Friday, September 16, 2011

Yet Another Open Letter!

Unlike this lady Shahana, who wrote an Open Letter to a Delhi Boy, I cannot dare to write on behalf of others. And this blog’s purpose is not to criticize this deeply disturbed lady (there are others doing the same job fabulously, for example: MadMomma, who I think has done her ‘community’s’ image a favour after the damage inflicted by the racist, Ms. Shahana) but her blogpost has divided the ‘www’ into a north and a south, and all this drama raging on blog-o-sphere has managed to topple my personal apple cart. But it is the apple I like to call: ‘Bengali born and bred in Delhi’ that has suffered the worst bruises.

To hell with the South Indians of the South and the North Indians of the North!

I’m a Bengali, born and brought up in the capital city by Bengali parents who’ve spent a greater part of their lives in this city and are currently in mourning (though they won’t admit it) for having to relocate to the motherland, Kolkata. I was born to a fair mother, a brownish father and voila: I look like Complan and I tan purple in summer. I was reared on a very suspect diet of all that was considered healthy in the north and the east and this beauteous mix contributed to a rather healthy (halthy as some well meaning Aunties call it) constitution which is still very much in evidence (the diet also impacted the nature of my appetite such that it leans towards voracious). I can give any South Indians a run for their money in terms of intelligence and I lag behind plenty of highly intelligent North Indians in the same department (OH THE HORROR!!!) And you know what, my Punjabi or UP-ite friends (of the fairer skin and svelte bodies) didn’t make fun of me. Or rag me. Or bully me. And to clarify, I may have a hand full and if I stretch it, maybe two handfuls of Bengali friends while the rest are ‘North Indians’ and a couple of the very best I know are south Indians (fortunately they are unlike Ms. Shahana’s ilk).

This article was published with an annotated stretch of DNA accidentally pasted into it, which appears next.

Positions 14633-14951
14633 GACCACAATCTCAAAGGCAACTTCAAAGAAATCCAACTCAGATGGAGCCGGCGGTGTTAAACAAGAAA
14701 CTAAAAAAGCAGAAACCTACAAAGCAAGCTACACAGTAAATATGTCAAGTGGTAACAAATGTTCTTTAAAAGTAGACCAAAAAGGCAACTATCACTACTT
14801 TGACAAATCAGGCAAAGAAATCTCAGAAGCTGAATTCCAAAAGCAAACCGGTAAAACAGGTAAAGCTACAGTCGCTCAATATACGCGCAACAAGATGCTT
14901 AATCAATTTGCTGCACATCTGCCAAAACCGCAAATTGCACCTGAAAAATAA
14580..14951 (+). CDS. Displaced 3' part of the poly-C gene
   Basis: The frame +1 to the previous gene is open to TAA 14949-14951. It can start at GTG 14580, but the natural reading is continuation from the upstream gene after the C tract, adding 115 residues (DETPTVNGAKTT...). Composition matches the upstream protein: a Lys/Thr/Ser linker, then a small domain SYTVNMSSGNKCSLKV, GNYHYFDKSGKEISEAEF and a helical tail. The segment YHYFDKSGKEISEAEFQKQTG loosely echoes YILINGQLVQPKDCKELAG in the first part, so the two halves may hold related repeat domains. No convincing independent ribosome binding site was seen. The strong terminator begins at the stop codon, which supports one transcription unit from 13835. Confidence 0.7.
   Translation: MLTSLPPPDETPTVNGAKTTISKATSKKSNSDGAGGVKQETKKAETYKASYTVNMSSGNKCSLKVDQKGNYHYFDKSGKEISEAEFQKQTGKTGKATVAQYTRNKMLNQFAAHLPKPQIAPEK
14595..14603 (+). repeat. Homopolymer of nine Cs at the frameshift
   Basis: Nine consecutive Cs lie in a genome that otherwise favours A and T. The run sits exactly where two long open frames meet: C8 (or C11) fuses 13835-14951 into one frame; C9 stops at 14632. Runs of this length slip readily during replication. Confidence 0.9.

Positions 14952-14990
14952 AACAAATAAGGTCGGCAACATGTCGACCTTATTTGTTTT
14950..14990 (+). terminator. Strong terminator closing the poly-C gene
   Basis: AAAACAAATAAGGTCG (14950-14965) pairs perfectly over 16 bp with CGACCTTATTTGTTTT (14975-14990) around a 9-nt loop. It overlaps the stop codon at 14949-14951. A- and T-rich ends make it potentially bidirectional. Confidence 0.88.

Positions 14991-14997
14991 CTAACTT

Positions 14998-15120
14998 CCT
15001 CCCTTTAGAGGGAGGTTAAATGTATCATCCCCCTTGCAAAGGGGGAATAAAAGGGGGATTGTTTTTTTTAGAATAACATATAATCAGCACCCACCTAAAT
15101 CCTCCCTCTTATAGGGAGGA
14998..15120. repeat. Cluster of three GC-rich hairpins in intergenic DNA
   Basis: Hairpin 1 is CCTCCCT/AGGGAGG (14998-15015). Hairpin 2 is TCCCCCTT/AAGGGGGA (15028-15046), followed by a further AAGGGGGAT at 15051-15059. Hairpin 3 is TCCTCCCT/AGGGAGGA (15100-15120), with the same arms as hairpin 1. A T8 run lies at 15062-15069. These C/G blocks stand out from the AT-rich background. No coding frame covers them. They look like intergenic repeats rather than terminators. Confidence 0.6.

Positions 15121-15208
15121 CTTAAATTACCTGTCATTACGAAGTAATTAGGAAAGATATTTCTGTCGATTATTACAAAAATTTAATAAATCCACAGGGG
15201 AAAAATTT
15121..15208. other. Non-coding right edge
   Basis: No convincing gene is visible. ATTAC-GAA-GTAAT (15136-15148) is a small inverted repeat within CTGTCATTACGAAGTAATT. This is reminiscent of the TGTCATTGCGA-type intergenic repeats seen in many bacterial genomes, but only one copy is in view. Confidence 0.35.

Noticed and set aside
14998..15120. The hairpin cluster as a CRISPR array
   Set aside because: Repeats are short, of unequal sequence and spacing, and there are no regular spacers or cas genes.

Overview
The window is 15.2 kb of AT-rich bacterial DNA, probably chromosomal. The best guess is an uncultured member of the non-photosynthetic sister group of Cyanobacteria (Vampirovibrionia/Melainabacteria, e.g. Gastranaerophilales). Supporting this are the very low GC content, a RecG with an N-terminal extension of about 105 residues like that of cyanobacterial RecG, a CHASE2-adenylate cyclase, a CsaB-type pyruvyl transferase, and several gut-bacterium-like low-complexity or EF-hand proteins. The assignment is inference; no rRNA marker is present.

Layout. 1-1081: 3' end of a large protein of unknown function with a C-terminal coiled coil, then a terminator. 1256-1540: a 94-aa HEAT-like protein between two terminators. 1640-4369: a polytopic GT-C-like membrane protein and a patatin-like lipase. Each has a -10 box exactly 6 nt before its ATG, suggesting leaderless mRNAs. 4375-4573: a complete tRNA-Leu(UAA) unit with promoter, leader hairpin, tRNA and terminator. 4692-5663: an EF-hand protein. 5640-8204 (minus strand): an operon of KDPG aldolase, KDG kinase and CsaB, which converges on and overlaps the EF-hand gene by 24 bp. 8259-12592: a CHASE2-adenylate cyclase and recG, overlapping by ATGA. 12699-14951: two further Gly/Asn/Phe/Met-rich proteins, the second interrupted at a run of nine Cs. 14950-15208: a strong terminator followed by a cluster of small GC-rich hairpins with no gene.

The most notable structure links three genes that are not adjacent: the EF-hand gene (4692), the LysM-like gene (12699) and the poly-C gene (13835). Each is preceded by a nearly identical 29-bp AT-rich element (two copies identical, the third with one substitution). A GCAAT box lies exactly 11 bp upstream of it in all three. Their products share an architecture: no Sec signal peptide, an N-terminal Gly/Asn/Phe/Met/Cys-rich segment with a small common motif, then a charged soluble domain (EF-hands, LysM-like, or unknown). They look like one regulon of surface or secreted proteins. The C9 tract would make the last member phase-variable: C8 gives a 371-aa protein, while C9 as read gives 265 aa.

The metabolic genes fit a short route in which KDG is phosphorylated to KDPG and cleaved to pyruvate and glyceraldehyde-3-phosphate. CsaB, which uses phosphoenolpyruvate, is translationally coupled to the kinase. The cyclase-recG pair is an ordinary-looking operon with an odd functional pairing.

And thus I feel left out in this regional debate. I feel marginalized because I don’t come from the North-South extremes of the country (although Delhi is hardly extreme north). This brings me back to the issue of my private woes for not being considered Delhi-ite enough by these uninformed, narrow minded and ever defensive immigrants! What am I? An alien?

It also makes me wonder do other people, hailing from different regional backgrounds, who’ve grown up in Delhi or have constructed a life in Delhi not feel the same way about the city as I do, so they not develop some sort of affinity to the city? Do they not resent the fact that Delhi is characterized purely as a North Indian strong-hold (I admit there are more of them) and mis-characterized as a stronghold of North Indian miscreants?

I cannot write in defence of any Delhi Boy, some of them will have to do it for themselves if they so wish. But about Delhi girls she writes that they are obsessed with designer duds, weight, beauty and kowtow to their husband’s will. The worst part is, according to her (and I do feel resentful towards other bloggers writing for and against) I don’t even qualify to feel offence, since Delhi girls are obviously Punjabi! Oh, and, I like money, I like SUVs, I would love to be able to buy designer shoes (may never be able to fit in their clothes) and I consider Butter Chicken a staple.